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So if you shoot Micro 4/3, Olympus or Panasonic, and you want a fast portrait length prime that offers a bit of EVERYTHING such as fast aperture, delicious bokeh, amazing sharpness and detail/micro-contrast which also happens to shoot great video then PUT THIS LENS ON YOUR LIST. Yes, it is $1600 and yes it is expensive but this lens will hold value over the long-term, moreso than a standard M 4/3 lens.

Micro 4/3 has come a long long way since the early days and today it offers astounding IQ, fast speed, the best built mirror less bodies as well as the fastest and the best collection of glass out of any mirror less system. From wide to tele and macro, there is nothing that a Micro 4/3 system can not do. Olympus and Panasonic are rocking it big time and this lens just solidifies the fact that Micro 4/3 will NOT go away despite the doom and gloom of some large sensor fans. Many have asked me about the new Fuji 56 1.2, which is also a fast portrait prime for the X system. I have NOT tried the Fuji yet but HAVE handled it. The build of the Panasonic is better. I have seen numerous shots from the Fuji and they look gorgeous as well but no OIS in the lens OR body for Fuji. Also, the Bokeh from the Fuji is a little on the busy side in comparison.

If a man came up to me and said pick one and keep it..for free. Either a Fuji X-T1 and 56 1.2 or an Olympus PEN E-P5  with finder and the Nocticron, I would not hesitate for a nano-second. It would be the PEN and Nocticron. Easy choice for me. Still, Fuji is another company that seems to “get it” when it comes to releasing what many of us enthusiasts want. I say, keep ‘em coming!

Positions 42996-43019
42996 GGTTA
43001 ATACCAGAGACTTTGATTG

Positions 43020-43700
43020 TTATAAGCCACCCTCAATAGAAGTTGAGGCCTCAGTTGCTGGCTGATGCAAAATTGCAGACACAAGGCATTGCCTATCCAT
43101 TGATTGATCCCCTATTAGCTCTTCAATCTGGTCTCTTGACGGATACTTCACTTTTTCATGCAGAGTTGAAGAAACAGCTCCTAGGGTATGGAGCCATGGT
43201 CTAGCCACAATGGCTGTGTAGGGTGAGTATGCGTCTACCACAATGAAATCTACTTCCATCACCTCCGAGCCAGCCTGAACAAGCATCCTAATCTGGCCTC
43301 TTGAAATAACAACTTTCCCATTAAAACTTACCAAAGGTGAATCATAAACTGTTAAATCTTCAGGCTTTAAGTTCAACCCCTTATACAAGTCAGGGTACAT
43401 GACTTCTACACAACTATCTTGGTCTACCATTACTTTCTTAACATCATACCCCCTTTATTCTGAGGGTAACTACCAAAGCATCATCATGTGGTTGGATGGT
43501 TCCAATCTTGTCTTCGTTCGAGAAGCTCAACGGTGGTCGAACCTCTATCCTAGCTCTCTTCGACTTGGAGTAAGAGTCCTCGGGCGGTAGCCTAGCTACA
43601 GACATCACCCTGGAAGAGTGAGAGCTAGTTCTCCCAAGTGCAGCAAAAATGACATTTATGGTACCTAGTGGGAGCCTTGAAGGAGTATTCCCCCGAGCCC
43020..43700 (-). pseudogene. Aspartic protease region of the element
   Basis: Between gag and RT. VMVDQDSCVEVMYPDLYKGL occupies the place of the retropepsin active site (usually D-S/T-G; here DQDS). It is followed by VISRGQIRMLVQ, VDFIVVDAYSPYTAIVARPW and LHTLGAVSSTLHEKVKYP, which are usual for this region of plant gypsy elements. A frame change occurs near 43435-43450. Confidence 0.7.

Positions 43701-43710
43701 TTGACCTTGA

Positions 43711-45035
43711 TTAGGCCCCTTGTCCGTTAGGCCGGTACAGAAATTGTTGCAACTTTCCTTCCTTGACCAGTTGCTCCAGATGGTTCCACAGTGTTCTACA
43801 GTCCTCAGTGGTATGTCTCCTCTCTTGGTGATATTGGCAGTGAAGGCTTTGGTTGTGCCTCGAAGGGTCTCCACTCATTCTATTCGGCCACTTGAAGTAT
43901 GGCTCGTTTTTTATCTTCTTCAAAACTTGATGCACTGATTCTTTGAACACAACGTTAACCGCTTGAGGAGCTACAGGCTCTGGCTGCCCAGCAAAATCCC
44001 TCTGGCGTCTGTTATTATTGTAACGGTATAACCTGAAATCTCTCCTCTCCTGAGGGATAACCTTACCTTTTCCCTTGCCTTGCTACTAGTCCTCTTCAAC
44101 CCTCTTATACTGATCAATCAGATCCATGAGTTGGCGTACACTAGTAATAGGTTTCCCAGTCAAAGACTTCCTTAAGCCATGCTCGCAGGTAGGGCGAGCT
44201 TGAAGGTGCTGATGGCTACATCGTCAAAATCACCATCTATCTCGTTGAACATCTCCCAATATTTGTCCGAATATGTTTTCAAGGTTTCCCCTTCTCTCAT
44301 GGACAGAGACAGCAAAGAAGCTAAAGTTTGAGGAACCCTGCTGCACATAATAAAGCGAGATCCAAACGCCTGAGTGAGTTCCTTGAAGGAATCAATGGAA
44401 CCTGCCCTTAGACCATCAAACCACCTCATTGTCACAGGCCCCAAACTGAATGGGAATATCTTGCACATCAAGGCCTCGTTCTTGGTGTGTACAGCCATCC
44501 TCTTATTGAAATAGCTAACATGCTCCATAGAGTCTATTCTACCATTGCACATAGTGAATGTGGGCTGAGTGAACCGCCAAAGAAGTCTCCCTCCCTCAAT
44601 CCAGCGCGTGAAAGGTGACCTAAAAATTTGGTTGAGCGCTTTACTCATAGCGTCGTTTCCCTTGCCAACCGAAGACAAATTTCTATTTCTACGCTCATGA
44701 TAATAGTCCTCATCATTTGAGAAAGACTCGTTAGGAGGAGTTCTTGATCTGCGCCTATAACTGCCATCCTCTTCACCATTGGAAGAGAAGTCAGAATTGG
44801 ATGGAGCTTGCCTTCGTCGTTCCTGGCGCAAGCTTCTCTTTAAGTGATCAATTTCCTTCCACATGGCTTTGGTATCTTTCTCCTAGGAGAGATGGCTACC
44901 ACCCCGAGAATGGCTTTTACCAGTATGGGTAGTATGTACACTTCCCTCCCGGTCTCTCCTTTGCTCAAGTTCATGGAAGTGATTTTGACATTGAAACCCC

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I feel that the Panasonic Nocticron 42.5 f/1.2 lens is the best built AF lens for the Micro 4/3 system. Period. It is also the fastest aperture AF prime for the system. It is a true “Noct” lens in its rendering and style and deserves to be up there with other well-known “Noct” lenses that cost MUCH more than this one does. For me, I had to own one so I bought one after shooting the review sample for 2 weeks, so that may say something right there.

In regards to the 45 1.8 which I also own, I bought the Noct as it inspires me more to go out and shoot with it. It offers am ore creamy and organic rendering over the 45 1.8, better color and contrast and is more of an Artists tool than a lens. I am a sucker for fast glass and I did not believe for a nanosecond that I would spurge and purchase this lens, but it is that good. It has more Leica than Panasonic it seems, and that is a good thing as you can not get a real Leica lens for less than a few grand new (50 Summilux f/1.4 is $4300). This is why I purchased one for myself.

So I highly recommend this lens for any and all Micro 4/3 shooters who WANT and DESIRE a lens such as this.

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WHERE TO BUY THE NOCTICRON!

You can buy the Nocticron using the direct links below to Amazon or B&H Photo. Using these links will help me to keep this site going and costs you NOTHING extra so if this review helped your decision, I thank you for using the links below!

BUY THE NOCTICRON AT AMAZON HERE

BUY THE NOCTICRON AT B&H PHOTO HERE

More samples from the Nocticron!